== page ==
MSU vineyard IPM scouting report – Aug. 28, 2019

Grape clusters are ripening across Michigan, so prepare for harvest. The earliest cultivars are starting harvest this week, while some have a long way to go.

Pinot blanc cropped
Photo 1. Pinot blanc cropped at roughly 4 tons per acre on Old Mission Peninsula. Photo by Thomas Todaro, MSU Extension.

This is the seventh IPM scouting report we are sending out for 2019 based on visits to multiple juice and wine grape vineyards. This report will be available every other Wednesday throughout the growing season. There are various insect and disease issues that are highlighted below, and these vary in intensity from site to site and from southern to northern Michigan. This highlights the need to scout your own vineyards. Careful scouting is time well spent to catch issues that might otherwise develop through the remainder of the summer and cause issues with the harvest.    

In southwest Michigan, many wine grape varieties are starting to ripen while juice grapes are passing through veraison. In Lawton, Michigan, this week, we saw a vineyard of table grapes that were ready to harvest. In the northwest, growers are currently applying the finishing touches to their canopy management with a second pass of leaf removal and trunk shoot thinning just in time to net the vines to protect grape clusters from birds, raccoons, etc. (Photo 1). Growers are also busy managing the crown of the vines by training canes for trunk replacement and cane burial.

Insect report

As grapes start to ripen and sugar content increases, berries become increasingly susceptible to late-season insect pests. This includes yellowjackets and other stinging insects, as well as vinegar flies. Spotted wing Drosophila (SWD) is a vinegar fly that can cause direct damage as well as increase sour rot levels if left uncontrolled, and this insect is currently already active across Michigan. Yellowjackets have also become more active feeding on fruit recently and are starting to seek out sweet food sources for their colonies. With the recent rains that swept through the region earlier this week, continue to scout clusters carefully for developing issues as the fruit ripen, including split berries.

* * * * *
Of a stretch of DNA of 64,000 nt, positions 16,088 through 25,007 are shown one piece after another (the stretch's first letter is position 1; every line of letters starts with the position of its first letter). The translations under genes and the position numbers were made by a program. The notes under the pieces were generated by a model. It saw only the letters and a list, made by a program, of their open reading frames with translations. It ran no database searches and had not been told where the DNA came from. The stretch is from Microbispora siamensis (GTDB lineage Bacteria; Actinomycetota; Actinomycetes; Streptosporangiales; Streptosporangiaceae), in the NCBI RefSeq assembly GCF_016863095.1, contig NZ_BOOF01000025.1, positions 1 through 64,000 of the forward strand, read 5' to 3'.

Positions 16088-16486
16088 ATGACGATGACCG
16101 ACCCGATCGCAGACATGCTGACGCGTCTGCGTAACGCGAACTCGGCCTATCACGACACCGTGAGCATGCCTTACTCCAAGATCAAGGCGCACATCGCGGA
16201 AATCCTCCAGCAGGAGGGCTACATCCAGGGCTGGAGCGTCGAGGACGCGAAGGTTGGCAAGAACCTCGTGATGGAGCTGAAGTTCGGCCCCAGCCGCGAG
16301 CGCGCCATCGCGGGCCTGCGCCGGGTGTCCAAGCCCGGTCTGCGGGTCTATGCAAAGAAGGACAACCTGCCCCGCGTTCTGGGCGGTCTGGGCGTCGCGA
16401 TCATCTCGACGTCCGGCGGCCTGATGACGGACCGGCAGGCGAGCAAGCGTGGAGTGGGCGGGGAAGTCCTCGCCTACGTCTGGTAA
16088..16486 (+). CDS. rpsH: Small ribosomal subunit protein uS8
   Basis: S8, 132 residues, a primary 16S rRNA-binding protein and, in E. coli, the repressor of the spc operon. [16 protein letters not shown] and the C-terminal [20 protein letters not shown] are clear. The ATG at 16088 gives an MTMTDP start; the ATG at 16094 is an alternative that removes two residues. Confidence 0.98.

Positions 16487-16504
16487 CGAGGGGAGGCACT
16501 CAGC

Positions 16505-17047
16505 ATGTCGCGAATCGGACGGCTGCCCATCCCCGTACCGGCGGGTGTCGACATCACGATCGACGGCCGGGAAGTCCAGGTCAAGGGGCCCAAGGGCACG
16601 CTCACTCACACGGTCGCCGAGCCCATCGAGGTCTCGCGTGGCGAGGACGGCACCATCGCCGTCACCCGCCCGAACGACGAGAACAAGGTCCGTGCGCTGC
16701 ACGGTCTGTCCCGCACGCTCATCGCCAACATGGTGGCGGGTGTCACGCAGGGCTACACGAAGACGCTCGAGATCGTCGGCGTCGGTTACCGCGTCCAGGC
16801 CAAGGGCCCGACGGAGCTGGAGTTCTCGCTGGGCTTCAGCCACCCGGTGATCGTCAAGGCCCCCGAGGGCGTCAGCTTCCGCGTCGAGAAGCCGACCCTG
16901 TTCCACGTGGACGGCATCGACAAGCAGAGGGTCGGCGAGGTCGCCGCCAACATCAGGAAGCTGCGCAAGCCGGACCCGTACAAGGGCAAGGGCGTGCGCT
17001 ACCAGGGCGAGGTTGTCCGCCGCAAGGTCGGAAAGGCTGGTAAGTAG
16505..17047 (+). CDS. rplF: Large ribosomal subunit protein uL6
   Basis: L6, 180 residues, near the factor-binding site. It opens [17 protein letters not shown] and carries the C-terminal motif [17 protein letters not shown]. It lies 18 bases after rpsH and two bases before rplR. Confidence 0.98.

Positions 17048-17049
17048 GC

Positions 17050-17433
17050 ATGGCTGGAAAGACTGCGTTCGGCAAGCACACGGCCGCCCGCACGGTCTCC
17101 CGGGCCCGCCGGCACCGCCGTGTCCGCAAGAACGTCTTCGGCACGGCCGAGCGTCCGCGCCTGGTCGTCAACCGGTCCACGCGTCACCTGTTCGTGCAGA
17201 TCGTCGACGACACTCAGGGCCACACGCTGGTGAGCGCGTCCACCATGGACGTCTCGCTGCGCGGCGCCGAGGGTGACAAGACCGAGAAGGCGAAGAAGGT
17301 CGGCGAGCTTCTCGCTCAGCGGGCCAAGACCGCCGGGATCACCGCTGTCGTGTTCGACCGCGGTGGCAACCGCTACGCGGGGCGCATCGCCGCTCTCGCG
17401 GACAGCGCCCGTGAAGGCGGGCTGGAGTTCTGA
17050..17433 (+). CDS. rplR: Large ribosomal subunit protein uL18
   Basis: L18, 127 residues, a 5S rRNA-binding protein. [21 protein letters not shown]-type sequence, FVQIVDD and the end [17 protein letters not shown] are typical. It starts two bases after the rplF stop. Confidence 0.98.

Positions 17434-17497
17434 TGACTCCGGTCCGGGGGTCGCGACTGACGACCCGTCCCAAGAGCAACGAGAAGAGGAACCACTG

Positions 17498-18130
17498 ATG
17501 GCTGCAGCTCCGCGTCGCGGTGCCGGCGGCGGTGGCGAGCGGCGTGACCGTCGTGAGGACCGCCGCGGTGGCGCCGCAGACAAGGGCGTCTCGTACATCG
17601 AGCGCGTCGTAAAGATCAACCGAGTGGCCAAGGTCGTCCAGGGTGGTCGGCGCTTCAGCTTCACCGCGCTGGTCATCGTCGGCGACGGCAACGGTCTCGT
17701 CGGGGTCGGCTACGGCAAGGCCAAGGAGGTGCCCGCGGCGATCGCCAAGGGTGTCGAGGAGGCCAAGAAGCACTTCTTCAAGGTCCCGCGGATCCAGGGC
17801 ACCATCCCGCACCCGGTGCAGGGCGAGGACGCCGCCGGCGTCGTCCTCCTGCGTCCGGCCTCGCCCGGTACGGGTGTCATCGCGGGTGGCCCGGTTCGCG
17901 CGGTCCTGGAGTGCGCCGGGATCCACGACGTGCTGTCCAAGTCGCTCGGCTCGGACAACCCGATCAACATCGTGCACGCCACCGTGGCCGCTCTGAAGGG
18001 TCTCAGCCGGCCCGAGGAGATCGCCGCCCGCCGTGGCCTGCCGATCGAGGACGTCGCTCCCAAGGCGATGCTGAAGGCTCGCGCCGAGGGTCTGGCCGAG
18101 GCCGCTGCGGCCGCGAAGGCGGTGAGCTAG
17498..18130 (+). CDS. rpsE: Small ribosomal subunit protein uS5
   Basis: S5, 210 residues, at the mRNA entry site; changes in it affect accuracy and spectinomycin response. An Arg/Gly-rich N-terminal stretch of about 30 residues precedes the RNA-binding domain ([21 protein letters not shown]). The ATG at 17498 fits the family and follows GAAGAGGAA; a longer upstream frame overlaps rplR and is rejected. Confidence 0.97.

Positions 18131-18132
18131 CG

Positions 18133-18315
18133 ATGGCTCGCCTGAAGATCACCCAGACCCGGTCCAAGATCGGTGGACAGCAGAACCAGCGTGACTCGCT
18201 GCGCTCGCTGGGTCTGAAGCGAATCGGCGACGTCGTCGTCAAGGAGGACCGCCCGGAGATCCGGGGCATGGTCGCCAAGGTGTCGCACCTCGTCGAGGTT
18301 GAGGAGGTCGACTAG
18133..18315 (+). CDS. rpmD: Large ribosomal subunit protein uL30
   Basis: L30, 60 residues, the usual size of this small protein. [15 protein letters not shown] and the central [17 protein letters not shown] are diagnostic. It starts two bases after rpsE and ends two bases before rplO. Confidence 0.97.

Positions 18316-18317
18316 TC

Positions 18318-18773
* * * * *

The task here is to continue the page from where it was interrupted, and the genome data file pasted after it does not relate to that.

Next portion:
Michigan State University Extension has started taking refractometer readings (Brix) of terminal berries in various vineyards representing different varieties and grape growing regions to determine sugar content as we get closer to harvest, and we are monitoring to better understand the berry conditions when these insects start to infest. Current Brix levels from samples this week are shown below by variety and county.

Table 1. Brix readings in different varieties across southwest Michigan for 2019
DateCountyVariety

Brix reading

Aug. 26

Van Buren

Concord

11.7

Aug. 26

Van Buren

Niagara

10.2

Aug. 26

Van Buren

Chancellor

15.6

Aug. 27

Berrien

Vignoles

15.2

Aug. 27

Berrien

Concord

12.2

In northwest Michigan, the predicted start of the third generation egglaying for grape berry moth is this week (Table 2) and the second generation has been seen in Riesling and Chardonnay berries. See the table below for approximate wild bloom dates and subsequent grape berry moth predictions in your region. Third generation egglaying occurs at 1,620 growing degree days (GDD) base 47 degrees Fahrenheit after bloom of wild grapes. Note that the model for this provided on the MSU Enviroweather website predicts the start of egglaying by this pest, so long-lasting insecticides that are active on eggs and young larvae are most effective at this time.

If using a broad-spectrum insecticide, delay the spray for this generation by 100 GDD to be timed more for egg hatch, i.e., 1,720 GDD. In high pressure sites where grape berry moth is at high levels on vineyard borders, a follow-up application at the vineyard borders might be needed between this and harvest time to reduce infestation.

Table 2. Timing of grape berry moth generations during 2019 at four primary grape-producing counties.

County

Wild grape bloom 2019

Start of second generation egglaying (810 GDD after wild grape bloom)

Start of third generation egglaying (1,620 GDD)

Berrien

May 31

July 8

Aug. 9

Van Buren

June 1

July 7

Aug. 8

Allegan

June 4

July 11

Aug. 13

Leelanau

June 18

July 22

Aug. 29

Based on the timing of the third generations (Table 2), the likelihood of a fourth generation of grape berry moth is relatively low for 2019. This is because eggs laid after early August (when day length gets shorter and shorter) are increasingly likely to be triggered to diapause. This causes the larva to develop through to the pupa stage and stop there in preparation for winter. While unusually hot fall weather can change this trend, we expect lower moth activity and infestation pressure in September and will continue to monitor this during our scouting.